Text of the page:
Why Couples Who Gain Weight Together, Stay Together

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laughing couple eating french fries together

What are the best indicators of a happy and successful relationship or marriage that's built to stand the test of time?

Couple rings? Countless smiling photos of the two of you together on Facebook and Instagram? Family and friends who get along swimmingly on each and every occasion?

According to science, one of the best ways to tell if your relationship will last happily ever after is by looking at your waistlines over time.

Researchers from the Department of Psychology at Southern Methodist University[1] found that couples who report satisfaction in their marriage tend to gain weight.

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Why couples who cohabitate tend to gain weight

For a period of four years, researchers followed a group of 169 newlywed couples, checking in with them twice a year to measure factors such as height, weight, marital satisfaction, stress, and whether the couples were headed toward — or already filed for — divorce.

Their stated goal was to figure out how overall satisfaction in a marriage is reflected in each spouse's weight gain or loss over time.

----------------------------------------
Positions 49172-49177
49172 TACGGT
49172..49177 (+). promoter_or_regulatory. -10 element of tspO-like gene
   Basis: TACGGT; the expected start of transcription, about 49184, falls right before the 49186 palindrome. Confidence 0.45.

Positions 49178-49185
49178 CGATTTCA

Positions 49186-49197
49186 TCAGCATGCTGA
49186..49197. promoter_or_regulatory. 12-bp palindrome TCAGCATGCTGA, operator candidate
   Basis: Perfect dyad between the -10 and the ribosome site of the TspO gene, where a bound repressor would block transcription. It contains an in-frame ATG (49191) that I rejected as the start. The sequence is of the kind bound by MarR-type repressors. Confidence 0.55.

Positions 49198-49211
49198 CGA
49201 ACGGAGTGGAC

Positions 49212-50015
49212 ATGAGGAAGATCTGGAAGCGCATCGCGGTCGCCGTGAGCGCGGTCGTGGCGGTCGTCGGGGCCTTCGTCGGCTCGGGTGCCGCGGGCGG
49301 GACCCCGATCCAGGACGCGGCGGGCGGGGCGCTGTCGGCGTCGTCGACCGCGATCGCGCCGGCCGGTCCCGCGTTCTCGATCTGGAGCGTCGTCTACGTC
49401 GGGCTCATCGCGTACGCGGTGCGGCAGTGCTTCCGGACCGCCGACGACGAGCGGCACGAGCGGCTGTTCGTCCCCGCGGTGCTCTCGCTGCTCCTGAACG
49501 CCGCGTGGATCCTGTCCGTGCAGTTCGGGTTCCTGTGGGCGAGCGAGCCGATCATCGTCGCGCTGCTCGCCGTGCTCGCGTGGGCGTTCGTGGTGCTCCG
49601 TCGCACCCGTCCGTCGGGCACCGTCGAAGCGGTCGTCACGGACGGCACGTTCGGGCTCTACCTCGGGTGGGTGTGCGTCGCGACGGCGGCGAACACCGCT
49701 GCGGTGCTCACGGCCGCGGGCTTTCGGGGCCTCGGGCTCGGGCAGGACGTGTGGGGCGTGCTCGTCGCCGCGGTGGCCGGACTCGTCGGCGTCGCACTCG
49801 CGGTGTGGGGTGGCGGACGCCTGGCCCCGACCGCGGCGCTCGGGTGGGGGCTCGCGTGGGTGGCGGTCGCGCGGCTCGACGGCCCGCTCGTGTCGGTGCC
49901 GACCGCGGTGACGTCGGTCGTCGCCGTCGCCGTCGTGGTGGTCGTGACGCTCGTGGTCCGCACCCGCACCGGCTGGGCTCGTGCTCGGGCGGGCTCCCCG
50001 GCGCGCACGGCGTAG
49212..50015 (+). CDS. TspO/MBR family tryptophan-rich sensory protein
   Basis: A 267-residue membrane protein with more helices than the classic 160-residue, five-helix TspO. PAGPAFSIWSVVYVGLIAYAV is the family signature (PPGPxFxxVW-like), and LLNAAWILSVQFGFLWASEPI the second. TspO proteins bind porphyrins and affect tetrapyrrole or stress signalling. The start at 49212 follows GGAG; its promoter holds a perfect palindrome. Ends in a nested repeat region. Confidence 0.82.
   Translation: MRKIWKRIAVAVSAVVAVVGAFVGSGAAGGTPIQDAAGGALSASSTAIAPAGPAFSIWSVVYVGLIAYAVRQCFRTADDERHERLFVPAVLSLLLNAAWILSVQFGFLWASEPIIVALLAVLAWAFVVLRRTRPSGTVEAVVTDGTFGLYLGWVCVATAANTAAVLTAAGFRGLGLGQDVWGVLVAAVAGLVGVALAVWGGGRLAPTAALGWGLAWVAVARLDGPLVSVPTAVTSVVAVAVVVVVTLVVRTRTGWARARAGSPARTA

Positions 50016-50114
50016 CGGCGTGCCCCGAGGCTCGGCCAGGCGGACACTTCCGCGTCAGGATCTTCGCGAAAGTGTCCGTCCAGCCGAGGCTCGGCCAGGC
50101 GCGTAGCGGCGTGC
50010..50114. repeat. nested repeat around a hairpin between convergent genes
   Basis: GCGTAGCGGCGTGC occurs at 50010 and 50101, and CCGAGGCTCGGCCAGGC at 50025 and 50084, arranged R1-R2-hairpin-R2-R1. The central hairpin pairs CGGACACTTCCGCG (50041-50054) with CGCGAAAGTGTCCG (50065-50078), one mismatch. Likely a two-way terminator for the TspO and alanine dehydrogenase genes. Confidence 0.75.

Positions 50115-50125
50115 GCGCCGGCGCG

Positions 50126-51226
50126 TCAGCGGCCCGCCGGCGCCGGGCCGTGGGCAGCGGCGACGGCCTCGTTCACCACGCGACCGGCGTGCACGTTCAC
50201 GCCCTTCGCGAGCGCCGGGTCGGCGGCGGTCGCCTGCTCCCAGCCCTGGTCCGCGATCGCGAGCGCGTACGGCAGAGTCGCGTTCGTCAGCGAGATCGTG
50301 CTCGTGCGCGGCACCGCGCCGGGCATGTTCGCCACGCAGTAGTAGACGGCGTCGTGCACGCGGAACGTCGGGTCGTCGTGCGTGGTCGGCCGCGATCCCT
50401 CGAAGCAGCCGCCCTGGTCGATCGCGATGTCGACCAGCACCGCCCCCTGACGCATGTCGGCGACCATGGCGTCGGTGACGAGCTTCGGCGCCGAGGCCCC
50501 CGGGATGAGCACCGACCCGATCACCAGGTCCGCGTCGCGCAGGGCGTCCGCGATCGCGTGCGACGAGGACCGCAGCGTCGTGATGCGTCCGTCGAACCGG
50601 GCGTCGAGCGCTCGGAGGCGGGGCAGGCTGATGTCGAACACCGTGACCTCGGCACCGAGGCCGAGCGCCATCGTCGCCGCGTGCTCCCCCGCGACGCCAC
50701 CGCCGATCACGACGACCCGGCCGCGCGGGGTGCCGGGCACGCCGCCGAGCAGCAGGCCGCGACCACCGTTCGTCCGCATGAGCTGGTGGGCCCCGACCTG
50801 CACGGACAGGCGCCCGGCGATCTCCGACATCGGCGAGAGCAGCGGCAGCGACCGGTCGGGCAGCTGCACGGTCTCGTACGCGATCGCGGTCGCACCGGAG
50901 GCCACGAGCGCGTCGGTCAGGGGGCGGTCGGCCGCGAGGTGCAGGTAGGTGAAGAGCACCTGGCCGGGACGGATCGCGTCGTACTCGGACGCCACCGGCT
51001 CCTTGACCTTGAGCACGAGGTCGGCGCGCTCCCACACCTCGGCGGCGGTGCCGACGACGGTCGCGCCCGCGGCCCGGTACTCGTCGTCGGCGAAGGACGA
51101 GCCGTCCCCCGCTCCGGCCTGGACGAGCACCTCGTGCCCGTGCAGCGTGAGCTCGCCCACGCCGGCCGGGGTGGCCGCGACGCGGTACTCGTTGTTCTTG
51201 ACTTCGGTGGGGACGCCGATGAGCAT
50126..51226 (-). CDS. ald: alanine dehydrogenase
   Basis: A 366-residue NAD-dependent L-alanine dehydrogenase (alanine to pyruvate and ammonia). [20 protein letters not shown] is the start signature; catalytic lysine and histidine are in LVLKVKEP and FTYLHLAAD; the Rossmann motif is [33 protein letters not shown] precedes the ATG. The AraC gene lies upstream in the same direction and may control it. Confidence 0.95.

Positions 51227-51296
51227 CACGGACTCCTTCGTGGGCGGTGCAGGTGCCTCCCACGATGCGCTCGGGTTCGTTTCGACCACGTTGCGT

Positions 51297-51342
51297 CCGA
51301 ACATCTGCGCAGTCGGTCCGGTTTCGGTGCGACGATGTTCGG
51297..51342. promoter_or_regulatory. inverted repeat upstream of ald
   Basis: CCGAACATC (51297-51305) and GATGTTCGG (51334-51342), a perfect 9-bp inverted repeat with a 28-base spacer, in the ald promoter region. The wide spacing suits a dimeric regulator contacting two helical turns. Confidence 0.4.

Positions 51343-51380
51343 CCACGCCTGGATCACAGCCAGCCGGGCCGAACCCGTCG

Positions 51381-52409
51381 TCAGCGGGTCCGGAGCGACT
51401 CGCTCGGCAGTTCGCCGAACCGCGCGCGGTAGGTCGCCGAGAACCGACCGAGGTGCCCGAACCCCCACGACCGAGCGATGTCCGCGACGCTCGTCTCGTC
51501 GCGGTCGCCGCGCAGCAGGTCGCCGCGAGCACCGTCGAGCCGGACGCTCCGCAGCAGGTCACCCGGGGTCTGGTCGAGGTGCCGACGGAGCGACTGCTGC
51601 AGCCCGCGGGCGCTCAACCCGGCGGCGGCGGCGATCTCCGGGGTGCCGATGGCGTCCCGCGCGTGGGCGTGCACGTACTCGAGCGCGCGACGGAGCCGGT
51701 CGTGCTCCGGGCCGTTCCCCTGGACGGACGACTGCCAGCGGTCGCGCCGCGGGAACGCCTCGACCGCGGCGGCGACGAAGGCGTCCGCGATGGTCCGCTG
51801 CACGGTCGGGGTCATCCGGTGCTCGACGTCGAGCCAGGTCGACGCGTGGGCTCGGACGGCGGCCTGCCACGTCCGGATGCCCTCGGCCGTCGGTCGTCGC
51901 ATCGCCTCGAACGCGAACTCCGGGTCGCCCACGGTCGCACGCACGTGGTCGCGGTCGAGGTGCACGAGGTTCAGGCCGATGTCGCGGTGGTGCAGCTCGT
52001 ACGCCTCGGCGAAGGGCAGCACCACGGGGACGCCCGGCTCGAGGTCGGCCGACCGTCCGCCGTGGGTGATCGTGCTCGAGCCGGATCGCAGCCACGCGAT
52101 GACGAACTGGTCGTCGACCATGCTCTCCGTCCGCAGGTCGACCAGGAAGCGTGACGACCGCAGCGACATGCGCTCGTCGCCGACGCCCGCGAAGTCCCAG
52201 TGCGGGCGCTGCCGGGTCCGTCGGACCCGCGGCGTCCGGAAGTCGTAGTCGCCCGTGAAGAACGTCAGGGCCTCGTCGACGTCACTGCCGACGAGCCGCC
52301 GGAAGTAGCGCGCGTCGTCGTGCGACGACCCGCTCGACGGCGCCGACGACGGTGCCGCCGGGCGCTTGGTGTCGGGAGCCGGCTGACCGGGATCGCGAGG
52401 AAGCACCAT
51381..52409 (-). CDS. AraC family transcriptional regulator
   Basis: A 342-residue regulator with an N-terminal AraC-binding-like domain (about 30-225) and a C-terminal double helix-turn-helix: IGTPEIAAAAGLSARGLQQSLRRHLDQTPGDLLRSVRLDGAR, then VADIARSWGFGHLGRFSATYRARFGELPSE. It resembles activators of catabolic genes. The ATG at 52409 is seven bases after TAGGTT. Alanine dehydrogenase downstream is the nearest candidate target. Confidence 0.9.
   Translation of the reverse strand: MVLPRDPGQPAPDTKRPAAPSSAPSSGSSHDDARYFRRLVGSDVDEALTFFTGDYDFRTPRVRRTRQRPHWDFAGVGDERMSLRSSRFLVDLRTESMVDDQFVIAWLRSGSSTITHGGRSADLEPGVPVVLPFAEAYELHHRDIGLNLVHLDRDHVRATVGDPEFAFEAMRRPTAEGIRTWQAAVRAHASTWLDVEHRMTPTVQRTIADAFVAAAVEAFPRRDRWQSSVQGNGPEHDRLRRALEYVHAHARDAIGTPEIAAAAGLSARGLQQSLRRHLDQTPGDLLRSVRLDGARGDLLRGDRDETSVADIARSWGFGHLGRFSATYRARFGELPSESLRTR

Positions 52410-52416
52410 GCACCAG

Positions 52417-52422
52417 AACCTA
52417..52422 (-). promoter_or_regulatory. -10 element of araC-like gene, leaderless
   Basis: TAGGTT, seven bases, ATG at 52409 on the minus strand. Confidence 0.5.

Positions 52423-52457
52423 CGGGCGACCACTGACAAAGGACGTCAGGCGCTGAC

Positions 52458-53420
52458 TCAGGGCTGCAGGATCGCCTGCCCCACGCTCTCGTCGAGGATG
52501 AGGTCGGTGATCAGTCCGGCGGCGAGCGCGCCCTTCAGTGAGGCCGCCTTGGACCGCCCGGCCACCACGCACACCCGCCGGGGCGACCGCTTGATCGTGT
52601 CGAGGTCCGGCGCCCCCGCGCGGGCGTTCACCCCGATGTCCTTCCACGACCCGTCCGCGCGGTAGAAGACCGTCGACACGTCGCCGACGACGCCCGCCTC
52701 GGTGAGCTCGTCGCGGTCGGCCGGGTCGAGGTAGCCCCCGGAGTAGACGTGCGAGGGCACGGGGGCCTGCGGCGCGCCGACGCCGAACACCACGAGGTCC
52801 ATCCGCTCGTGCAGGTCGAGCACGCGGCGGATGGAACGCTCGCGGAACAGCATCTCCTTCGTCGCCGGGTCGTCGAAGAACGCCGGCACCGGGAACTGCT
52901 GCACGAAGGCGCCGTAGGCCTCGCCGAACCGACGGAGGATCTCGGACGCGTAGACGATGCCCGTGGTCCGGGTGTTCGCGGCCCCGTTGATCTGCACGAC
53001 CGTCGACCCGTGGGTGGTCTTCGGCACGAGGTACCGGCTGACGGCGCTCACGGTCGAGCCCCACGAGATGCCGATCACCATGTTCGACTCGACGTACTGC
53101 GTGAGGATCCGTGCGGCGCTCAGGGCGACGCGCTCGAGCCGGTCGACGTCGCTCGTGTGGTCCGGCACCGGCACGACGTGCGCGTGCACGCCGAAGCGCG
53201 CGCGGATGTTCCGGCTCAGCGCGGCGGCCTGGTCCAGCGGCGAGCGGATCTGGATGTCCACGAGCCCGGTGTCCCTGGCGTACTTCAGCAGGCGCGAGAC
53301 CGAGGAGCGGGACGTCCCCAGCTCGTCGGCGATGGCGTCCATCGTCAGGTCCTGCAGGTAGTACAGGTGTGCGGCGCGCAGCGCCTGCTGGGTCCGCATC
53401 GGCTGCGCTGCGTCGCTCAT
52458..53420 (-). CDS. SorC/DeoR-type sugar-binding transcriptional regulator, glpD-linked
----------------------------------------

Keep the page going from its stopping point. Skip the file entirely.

"Prior research makes competing predictions regarding whether marital satisfaction is positively or negatively associated with weight gain," they explain.

The two competing theories they sought to evaluate were as follows:

  • The health regulation model, which "suggests that satisfying relationships facilitate the functions of marriage that promote health. Thus, spouses should be most likely to gain weight when either partner is less satisfied because marital strain causes stress that interferes with self-regulatory behaviors."
  • The mating market model, which "suggests that weight maintenance is motivated primarily by the desire to attract a mate. Thus, spouses should be least likely to gain weight when either partner is less satisfied because they should feel an increased need to attract a new mate. This longitudinal study of 169 newlywed couples evaluated each possibility."

The results revealed the mating marker model to be the winner, as spouses in happy marriages gained a significant amount of weight.

Another study of 8,000 people in varying stages of couplehood[2] (progressing from dating to living together to getting married) found that weight gain could also be attributed to activities like eating out, being less conscious of food choices altogether, spending time together at home on the couch and other ways of spending time that don't do any favors for one's waistline.

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For couples who don't gain weight, it may be a sign of relationship trouble.

Meanwhile, those who remained slim reported rocky marriages that eventually ended in divorce.

Unhappy couples are also a lot less likely to be going out on dates together, or eating take-out at home on the couch while binging their favorite show.

"Supporting the mating market model," the researchers found, "own and partner satisfaction were positively associated with changes in weight, and this association was mediated by steps toward divorce: Spouses who were less satisfied than usual or had partners who were less satisfied than usual were more likely to consider divorce and thus less likely to gain weight."

The researchers theorize that the phenomenon is due to an unconscious desire to continue attracting mates.